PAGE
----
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Don't fear credit score drop when applying for new card

By

Credit Score Report
Reporter Jeremy M. Simon
Jeremy M. Simon is a former staff reporter for CreditCards.com who covered credit reporting and scoring issues.

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Question for the CreditCards.com expert

Dear Credit Score Report,
I have a credit score of 750. If I apply for a credit card, how many points roughly could my credit score drop? Cheers. -- Joe

Answer for the CreditCards.com expert

Hey Joe,
Applying for a new card may trim a few points from your robust credit score, but such a decline is unlikely to have a large or long-lasting impact on your borrowing.

There are lots of credit scores available to borrowers. Your inquiry doesn't specify whic credit scoring model awarded you that 750, but since the FICO score is most often used in the United States, I'm guessing that's the score you saw. FICO scores ranges from 300 to 850; the higher the score, the more likely it is you'll repay loans, in FICO's view. Applying for a new credit card may cause your FICO score to fall to account for the possibility you are taking on more debt than you can handle. Typically, however, the drop is small and the consumer's score soon recovers.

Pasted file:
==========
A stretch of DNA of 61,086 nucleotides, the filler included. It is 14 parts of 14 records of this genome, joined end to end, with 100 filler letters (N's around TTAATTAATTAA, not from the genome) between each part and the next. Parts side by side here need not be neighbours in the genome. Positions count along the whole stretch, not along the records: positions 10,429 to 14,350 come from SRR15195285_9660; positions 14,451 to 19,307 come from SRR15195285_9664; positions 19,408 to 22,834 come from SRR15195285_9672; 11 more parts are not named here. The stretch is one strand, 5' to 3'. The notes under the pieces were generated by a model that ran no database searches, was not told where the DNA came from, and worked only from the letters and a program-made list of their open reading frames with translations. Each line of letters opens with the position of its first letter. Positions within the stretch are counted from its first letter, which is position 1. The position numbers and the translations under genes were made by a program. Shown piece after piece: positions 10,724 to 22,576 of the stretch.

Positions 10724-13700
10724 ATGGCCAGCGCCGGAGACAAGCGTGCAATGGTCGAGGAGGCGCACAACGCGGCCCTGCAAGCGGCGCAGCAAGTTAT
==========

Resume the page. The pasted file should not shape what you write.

Based on your credit score alone, I can't give you an exact number of points you'll lose -- but neither can FICO.  When a new account gets opened, the points shaved off a consumer's FICO score "tends to vary according to other pieces of information on the credit report, such as payment history, the length of time the person has been using credit and the number of recently opened accounts," says Barry Paperno, consumer operations manager at myFICO.com. We can, however, come up with a rough estimate: According to FICO's website, for most borrowers, one additional credit application will result in a loss of fewer than five points.

So what does a loss of that size mean to a borrower with a FICO score of 750? Not much. Even if you lose five points, your credit score will remain within a range that allows you to qualify for the best rates on a 36-month auto loan and a 15-month home equity loan, as well as nearly the best rates on 30-year fixed mortgage, data on myFICO.com shows.  

Meanwhile, your score should experience a speedy recovery. While the new credit inquiry will appear on your credit report for two years, "its impact in terms of scores diminishes within a matter of a few months," says Rod Griffin, director of public education with credit bureau Experian. You can help the process along. "To ensure the quickest possible recovery of any points lost due to the opening of a new account, the best advice is to make all payments on time, keep account balances low and avoid opening any additional new accounts," Paperno says.

But with a score of 750, I'm sure you already know about responsible borrowing.

Good luck!

--Jeremy 

 See related: 'Hard' inquiries have limited credit score impact

Jeremy M. Simon is a former CreditCards.com reporter who wrote about credit scoring, economic data, credit card crime and other issues. He is based in Austin, Texas. He is a graduate of Vassar College and has previously worked for Thomson Financial in New York City, where he wrote about the stock markets, and Texas Monthly, as well as several publications in Austin.

Published: March 15, 2011



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